Upjohn Institute Andrew Garin, PhD in Political Economy and Government '18, has been awarded the Upjohn Institute's 2018 Dissertation Award for best dissertation in employment research. Garin's primary research interests are in labor, public, and urban economics. A postdoctoral fellow at the National Bureau of Economic Research in 2018-2019, Garin joins the faculty of University of Illinois Urbana–Champaign in fall 2019 as Assistant Professor of Economics.
Awardee | David J. Deming, a professor of public policy at Harvard Kennedy School and professor of education and economics at Harvard Graduate School of Education, has been selected to receive the David N. Kershaw Award and Prize from the Association for Public Policy and Management (APPAM). Deming is the 19th winner of the award, which recognizes young professionals under the age of 40 who have made distinguished contributions to the field of public policy. Deming, who now co-directs the Inequality & Social Policy program, is former Inequality & Social Policy doctoral fellow who received his PhD in Public Policy from Harvard University in 2010. View previous award recipients
Awardee | Laura Tach (PhD '10) is the recipient of the William Julius Wilson Early Career award from the American Sociological Association's Section on Inequality, Poverty, and Mobility, which recognizes a scholar who has made major contributions within 10 years of receiving the degree. Tach, Associate Professor of Policy Analysis and Management and Sociology at Cornell University, is the third Inequality & Social Policy alum to receive the award in the past five years.
Awardee | Bernard L. Fraga (PhD '13) is the 2018 recipient of the Midwest Political Science Association Latino/a Caucus Early Career Award. An Assistant Professor of Political Science at Indiana University, Fraga's research examines American electoral politics, racial and ethnic politics, and political behavior.
Awardee | Alex Hertel-Fernandez (PhD '16) has been awarded the 2017 Fiona McGillivray Prize for the best paper in political economy presented at the previous year’s American Political Science Association Annual Meeting. The paper, "American Employers as Political Machines," has been published in the Journal of Politics 79,1 (2017). Hertel-Fernandez is now Assistant Professor of International and Public Affairs at Columbia University.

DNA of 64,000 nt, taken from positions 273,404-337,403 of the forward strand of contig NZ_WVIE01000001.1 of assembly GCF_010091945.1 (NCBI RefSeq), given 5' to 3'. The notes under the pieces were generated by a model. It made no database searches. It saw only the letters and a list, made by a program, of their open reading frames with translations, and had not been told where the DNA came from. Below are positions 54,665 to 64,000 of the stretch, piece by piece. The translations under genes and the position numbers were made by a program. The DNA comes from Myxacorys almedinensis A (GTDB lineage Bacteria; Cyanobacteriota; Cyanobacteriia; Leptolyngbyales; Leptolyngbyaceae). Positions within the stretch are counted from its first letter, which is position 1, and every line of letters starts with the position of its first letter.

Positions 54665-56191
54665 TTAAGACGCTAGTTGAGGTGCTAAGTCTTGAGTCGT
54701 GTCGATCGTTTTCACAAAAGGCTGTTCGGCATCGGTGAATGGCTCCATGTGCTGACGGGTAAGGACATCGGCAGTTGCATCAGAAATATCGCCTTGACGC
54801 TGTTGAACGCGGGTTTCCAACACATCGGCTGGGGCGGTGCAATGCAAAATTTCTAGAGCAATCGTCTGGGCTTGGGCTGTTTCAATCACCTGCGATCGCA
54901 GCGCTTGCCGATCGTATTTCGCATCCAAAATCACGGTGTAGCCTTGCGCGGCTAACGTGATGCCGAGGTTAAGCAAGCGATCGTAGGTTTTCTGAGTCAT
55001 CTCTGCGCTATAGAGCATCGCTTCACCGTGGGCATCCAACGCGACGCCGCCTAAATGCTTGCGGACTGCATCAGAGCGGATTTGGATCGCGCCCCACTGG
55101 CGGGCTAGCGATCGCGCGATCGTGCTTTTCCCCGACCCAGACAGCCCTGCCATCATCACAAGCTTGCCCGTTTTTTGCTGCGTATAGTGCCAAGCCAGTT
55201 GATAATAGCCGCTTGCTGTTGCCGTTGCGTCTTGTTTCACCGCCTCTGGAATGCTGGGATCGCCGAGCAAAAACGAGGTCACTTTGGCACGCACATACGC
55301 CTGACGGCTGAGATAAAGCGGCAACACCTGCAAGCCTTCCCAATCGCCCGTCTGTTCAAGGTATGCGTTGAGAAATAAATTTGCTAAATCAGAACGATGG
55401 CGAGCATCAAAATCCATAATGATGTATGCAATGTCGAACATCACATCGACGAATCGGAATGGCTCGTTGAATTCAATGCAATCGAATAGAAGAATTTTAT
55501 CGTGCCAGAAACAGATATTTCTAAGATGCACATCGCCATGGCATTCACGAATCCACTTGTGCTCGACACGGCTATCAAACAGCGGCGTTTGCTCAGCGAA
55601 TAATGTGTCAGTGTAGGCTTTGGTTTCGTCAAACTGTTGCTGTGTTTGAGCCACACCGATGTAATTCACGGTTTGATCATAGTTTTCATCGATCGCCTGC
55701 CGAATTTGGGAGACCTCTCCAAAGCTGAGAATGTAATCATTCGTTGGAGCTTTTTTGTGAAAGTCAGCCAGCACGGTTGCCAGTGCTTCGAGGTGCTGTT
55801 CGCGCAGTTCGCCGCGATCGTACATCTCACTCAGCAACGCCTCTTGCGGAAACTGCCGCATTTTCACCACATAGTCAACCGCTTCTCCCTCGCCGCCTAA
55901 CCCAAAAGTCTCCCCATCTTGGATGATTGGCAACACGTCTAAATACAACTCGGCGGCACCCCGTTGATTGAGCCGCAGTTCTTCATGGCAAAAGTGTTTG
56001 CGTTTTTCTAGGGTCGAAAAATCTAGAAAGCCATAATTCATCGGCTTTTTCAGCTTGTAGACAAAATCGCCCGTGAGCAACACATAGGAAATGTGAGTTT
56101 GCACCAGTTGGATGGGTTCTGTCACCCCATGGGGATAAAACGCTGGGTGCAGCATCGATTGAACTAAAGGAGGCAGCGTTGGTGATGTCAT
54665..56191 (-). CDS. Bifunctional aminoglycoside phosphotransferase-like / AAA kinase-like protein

Russell Sage Foundation | Helen Marrow (PhD '07), Associate Professor of Sociology at Tufts University, has been selected to be a Visiting Researcher at the Russell Sage Foundation in 2017-2018. While in residence, she will work on her next book on Immigrant-Native Relations in 21st Century America. The book is a collaborative project with scholars Dina Okamato of Indiana University, Linda Tropp of University of Massachsuetts-Amherst, and Michael Jones-Correa of University of Pennsylvania. Read more about Helen Marrow's work: helenmarrow.com
Russell Sage Foundation | The Russell Sage Foundation announced four new awards from its small grant competition in intergenerational mobility, three of which will support research by Harvard Inequality & Social Policy affiliates:
Ellora Derenoncourt (Harvard University) Did Great Migration Destinations become Mobility Traps? Ellora Derenoncourt is a PhD candidate in Economics.
Ryan D. Enos (Harvard University) Do Public Works Programs Increase Intergenerational Mobility? Evidence from the Works Progress Administration Ryan Enos is Associate Professor of Government.
James J. Feigenbaum (Princeton University), Maximillian Hell (Stanford University), and Robert Manduca (Harvard University) The American Dream in the Great Depression: Absolute Income Mobility in the United States, 1915-1940 James Feigenbaum (Harvard PhD '16) is a postdoctoral research fellow in the Industrial Relations Section at Princeton University. In fall 2017 he will join the Boston University faculty as Assistant Professor of Economics. Maximillian Hell is a PhD candidate in Sociology at Stanford University. Robert Manduca is a PhD candidate in Sociology & Social Policy at Harvard University.